Manchester United Manager Sir Alex Ferguson: Football's Great Chameleon
The great Hungarian coach Bela Guttmann was a firm believer that football managers shouldn't stay anywhere for more than three seasons. He always insisted that "the third season is fatal." Sir Alex Ferguson's career at Old Trafford has made a mockery of that statement.
For 27 years Ferguson has ruled the roost at Manchester United. During that period the club has experienced some of its greatest successes, including two European Cups, 13 Premier League titles and five FA Cups, just to name a few.
But just what has made the 71-year-old Scot such a dominant figure for such a sustained period? What has been the one big secret behind his success?
For me, the big secret is a fairly simple one: Sir Alex Ferguson is football's greatest chameleon.
Whilst Guttmann believed that after three years familiarity would breed a slackness and an apathy, Ferguson has treated such familiarity with utter contempt throughout his time at Old Trafford, and his ability to consistently evolve has led to his 27 years at the pinnacle of the English game.
This ability has been shown in a number of ways, but for the purposes of this article, we'll focus on perhaps two of the main assertions.
The first presentation comes with regards to player turnover.
When Ferguson's most promising pupils, Messrs Beckham, Scholes, Butt and the Neville brothers, were ready to complete their progression into first-team regulars in 1995, Ferguson showed no sentiment to experienced players such as Paul Ince, Mark Hughes and Andrei Kanchelskis.
Instead, he made room for his fledgling stars to join the likes of Ryan Giggs, Andy Cole and Roy Keane in the first team. Ferguson's faith was duly rewarded with a Premier League title at the end of that first season, and those players would go on to be the backbone of the 1999 treble winners.
Additionally, Ferguson has never shirked ridding the club of players whom he believed had become more trouble than they were worth, no matter how they were perceived in the stands. Ruud van Nistelrooy, Dwight Yorke and the aforementioned Ince have all fallen foul and been shown the exit door, thus allowing others to come out and flourish in their place.
Perhaps the most shocking departure of all was legendary skipper Roy Keane, who was bombed mid-season in 2005 after giving an interview to United's in-house television station which was extremely critical of the club's younger first-team members.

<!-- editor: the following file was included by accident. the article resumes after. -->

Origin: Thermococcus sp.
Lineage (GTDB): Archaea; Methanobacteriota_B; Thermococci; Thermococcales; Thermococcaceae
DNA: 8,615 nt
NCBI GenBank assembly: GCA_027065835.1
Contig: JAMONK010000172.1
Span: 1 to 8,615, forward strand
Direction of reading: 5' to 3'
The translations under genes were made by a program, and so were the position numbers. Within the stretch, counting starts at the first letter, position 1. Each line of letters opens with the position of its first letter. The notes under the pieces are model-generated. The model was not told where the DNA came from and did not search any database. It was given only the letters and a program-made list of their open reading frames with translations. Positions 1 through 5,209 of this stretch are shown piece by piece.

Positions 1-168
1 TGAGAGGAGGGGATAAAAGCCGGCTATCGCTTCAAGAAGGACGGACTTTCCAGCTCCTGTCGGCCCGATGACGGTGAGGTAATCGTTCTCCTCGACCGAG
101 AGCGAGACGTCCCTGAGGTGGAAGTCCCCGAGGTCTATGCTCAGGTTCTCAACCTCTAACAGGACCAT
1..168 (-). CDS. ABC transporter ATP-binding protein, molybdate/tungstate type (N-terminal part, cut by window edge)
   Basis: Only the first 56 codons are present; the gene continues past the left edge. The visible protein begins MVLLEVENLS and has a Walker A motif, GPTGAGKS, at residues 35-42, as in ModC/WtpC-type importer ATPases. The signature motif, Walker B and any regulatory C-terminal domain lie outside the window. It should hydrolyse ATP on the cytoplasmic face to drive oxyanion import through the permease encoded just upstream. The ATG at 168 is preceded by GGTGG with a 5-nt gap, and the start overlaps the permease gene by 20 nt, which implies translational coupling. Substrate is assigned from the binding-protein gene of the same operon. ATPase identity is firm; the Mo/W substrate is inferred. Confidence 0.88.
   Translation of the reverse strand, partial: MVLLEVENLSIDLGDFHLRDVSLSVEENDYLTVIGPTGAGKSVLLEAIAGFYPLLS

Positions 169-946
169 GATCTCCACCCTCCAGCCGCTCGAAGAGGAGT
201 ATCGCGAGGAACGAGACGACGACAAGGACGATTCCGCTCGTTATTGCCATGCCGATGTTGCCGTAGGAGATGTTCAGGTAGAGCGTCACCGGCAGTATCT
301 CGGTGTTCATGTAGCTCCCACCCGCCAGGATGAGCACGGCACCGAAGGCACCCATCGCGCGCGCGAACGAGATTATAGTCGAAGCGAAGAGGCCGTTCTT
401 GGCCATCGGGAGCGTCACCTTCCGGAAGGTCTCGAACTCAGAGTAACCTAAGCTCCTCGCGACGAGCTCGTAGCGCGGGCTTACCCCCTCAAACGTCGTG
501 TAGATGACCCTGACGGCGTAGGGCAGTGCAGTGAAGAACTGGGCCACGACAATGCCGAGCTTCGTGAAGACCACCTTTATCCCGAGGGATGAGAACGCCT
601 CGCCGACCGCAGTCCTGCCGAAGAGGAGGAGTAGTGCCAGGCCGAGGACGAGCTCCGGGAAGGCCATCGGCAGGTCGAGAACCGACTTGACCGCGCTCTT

The United boss has never shirked major decisions over his players, and has therefore always held dominion at Old Trafford, in ways that many managers at other clubs could only dream about. No player has ever been indispensable, and when greats have left, the side has always advanced in a new way without them.
Another such way, perhaps the greatest way, in which Ferguson has shown his Chameleon-like ability has been through the tactical evolution of Manchester United with him at the helm.
Pre-1994, Ferguson was a devout 4-4-2 man. However, a European Cup hammering at the hands of Johan Cruyff's Barcelona saw United's midfield taken to pieces in a 4-0 defeat. From that Ferguson began to experiment, adding an extra man in midfield, or splitting strikers with a 4-4-1-1 formation (Cantona behind Cole, Yorke behind Cole).
There has never been a time when Ferguson has allowed himself to stand still. He has always been looking to change with the times and as such has constantly been willing to learn from others—the likes of Arrigo Sacchi, Cruyff, Louis van Gaal, Ottmar Hitzfeld.
In the early-mid noughties, when the Arsenal versus Manchester United rivalry was at its peak, Arsene Wenger built an Arsenal side (pre-Emirates Stadium) whose counter-attacking and transition play was the envy of a nation. Ferguson went on to improve on that, with a side who, between 2007-09, were quite probably the greatest counter-attacking force in Europe.
Throw in the fact that United's Champions League winners of 2008 didn't really play with a fixed reference point at the centre-forward position; Carlos Tevez, Wayne Rooney and Cristiano Ronaldo often occupied the three most attacking positions, but none offered a static central presence.
In that respect, Ferguson was something of a trendsetter, employing what has commonly become known as the "false-nine" before it became fashionable (although he of course wasn't first amongst major European clubs to do so, Luciano Spalletti's Roma having starting using Francesco Totti in that role from the middle of the 2005-06 campaign).
To continue ensuring that he and his United side have remained relevant, he has also sought out intelligent coaches to work alongside him. From Brian Kidd and Steve McClaren to Carlos Queiroz and now Rene Meulensteen, Ferguson has always surrounded himself with tactically astute "football people" whose skill sets cooperate well with his own.
It's a commonly held conception of human nature that people fear what they can't understand. Over 27 years at Old Trafford, Ferguson has not only sought to understand the changes of the footballing world, but also to embrace and adapt with them.
Ferguson's great strength over 27 years at the peak of English football has been to evolve with the future, whilst simultaneously competing in the present. Even in his 72nd year, constant adaptation has enabled him to prosper.
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